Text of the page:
Is a saint's theology considered irreproachable?

Could a saint say something wrong about the faith? Also, I’m not sure if this is the right place to out but I have no idea where else to put it.

You’re in the right place.

Saints (and even Doctors of the Church) have been wrong, theologically (we’re talking about matters that had not yet been taught as doctrine during their lifetimes). The greatest Doctor of the Church, for example, St. Thomas Aquinas, had a real problem with the idea of the Immaculate Conception. St. Cyprian of Carthage had a real problem with the validity of heretical Baptism.

Saints are a valuable resource for the Church, but they are not part of the Church Magesterium (teaching authority) and their writings hold no doctrinal status. Saints were not individually protected from teaching error (as is the Church), so sometimes they got it wrong.

Also, if a saint inadvertently teaches something wrong, and then he finds out that the Church has ruled the other way, he will accept the Church’s teaching over his own.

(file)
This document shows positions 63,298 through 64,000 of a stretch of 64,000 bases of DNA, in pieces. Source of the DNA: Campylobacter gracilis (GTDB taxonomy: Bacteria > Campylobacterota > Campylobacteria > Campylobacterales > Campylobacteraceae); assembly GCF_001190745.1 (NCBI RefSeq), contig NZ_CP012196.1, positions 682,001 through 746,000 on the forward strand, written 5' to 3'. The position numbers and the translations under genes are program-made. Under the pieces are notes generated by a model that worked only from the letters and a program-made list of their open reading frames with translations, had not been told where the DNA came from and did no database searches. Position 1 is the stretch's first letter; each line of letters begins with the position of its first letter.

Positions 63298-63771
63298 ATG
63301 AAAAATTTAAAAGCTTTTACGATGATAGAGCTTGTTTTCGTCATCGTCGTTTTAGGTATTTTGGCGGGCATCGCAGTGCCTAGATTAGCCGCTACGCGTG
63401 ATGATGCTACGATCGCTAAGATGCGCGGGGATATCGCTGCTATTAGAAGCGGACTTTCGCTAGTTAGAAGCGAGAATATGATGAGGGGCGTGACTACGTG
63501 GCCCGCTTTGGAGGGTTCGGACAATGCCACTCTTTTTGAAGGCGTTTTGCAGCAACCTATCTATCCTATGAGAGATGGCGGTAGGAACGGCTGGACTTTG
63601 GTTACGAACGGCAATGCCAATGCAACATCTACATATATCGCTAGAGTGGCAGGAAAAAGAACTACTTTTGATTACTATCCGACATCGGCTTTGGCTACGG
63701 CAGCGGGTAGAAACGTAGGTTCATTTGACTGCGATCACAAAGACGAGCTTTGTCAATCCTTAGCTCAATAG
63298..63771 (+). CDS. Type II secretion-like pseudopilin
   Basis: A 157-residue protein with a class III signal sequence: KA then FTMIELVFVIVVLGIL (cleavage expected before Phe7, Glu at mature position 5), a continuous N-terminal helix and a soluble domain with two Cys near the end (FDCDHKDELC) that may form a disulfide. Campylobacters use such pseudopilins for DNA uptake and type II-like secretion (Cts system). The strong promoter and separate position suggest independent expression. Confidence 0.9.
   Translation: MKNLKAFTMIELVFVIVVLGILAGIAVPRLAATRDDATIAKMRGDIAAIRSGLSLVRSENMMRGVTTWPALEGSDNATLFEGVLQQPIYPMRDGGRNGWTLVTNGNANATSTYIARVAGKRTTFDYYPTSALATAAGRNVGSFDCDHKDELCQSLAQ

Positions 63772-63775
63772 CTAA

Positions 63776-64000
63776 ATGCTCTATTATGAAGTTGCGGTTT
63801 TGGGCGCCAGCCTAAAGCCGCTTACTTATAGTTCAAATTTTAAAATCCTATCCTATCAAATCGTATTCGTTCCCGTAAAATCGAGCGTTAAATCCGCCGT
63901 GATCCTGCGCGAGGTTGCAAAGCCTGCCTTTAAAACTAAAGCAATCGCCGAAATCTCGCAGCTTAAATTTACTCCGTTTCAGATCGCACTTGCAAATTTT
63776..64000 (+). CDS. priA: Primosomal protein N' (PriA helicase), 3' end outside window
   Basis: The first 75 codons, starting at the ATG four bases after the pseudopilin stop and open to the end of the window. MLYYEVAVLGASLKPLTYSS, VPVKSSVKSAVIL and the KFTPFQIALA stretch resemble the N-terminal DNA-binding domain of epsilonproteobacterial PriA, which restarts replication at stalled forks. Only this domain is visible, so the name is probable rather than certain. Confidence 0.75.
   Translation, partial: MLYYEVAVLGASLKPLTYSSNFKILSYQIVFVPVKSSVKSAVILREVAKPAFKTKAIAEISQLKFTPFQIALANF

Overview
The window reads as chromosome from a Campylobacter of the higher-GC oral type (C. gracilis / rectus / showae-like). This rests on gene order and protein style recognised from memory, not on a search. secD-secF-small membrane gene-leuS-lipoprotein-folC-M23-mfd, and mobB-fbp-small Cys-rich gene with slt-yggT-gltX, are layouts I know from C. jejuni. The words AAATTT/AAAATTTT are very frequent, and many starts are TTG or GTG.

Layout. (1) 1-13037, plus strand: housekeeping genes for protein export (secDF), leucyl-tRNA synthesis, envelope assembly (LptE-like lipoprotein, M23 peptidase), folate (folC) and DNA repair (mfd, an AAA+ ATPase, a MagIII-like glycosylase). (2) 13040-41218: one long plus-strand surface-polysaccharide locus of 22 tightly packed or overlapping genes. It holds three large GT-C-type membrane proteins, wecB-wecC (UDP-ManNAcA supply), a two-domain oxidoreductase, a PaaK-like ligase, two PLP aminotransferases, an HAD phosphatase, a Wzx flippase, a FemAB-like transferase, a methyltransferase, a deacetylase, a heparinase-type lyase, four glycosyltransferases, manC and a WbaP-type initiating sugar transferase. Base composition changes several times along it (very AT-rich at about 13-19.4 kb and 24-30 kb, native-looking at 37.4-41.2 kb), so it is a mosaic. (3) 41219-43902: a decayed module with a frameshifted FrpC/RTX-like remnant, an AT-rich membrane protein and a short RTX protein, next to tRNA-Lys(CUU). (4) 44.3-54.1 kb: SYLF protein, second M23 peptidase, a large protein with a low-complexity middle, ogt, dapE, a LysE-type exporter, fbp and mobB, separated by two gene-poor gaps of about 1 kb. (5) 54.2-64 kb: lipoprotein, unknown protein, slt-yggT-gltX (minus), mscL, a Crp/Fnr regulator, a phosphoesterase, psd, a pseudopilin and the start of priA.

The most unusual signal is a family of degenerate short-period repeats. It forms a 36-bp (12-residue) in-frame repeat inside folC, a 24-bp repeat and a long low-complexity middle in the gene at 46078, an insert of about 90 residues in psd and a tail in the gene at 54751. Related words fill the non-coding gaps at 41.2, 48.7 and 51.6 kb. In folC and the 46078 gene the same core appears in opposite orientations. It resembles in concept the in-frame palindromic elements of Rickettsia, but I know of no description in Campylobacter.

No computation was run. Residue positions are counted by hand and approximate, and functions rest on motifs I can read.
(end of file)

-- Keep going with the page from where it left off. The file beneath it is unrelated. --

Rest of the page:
That said, there’s nothing wrong with arguing hard up until the last moment! A lot of saints have!

For example, St. John Newman. Didn’t like the definition of papal infallibility. Didn’t like the definition of the Immaculate Conception. Swallowed his pride and let the Church be his guide.

If you ever see a theologian saying, “I submit all this to the judgment of the Church,” that’s what they’re doing ahead of time - saying they’re prepared to be found wrong.

Do you mean Blessed John Henry Newman or St. John Neumann?

If the former, I’d love to see where in his writings he stated those opinions, especially regarding the Immaculate Conception.

many thanks!
amsjj :slight_smile:

Surely he means Bl. (not St.) John Henry Newman. Newman’s opposition to this teaching is well known.

He is in good company, with the Angelic Doctor, St. Thomas Aquinas.

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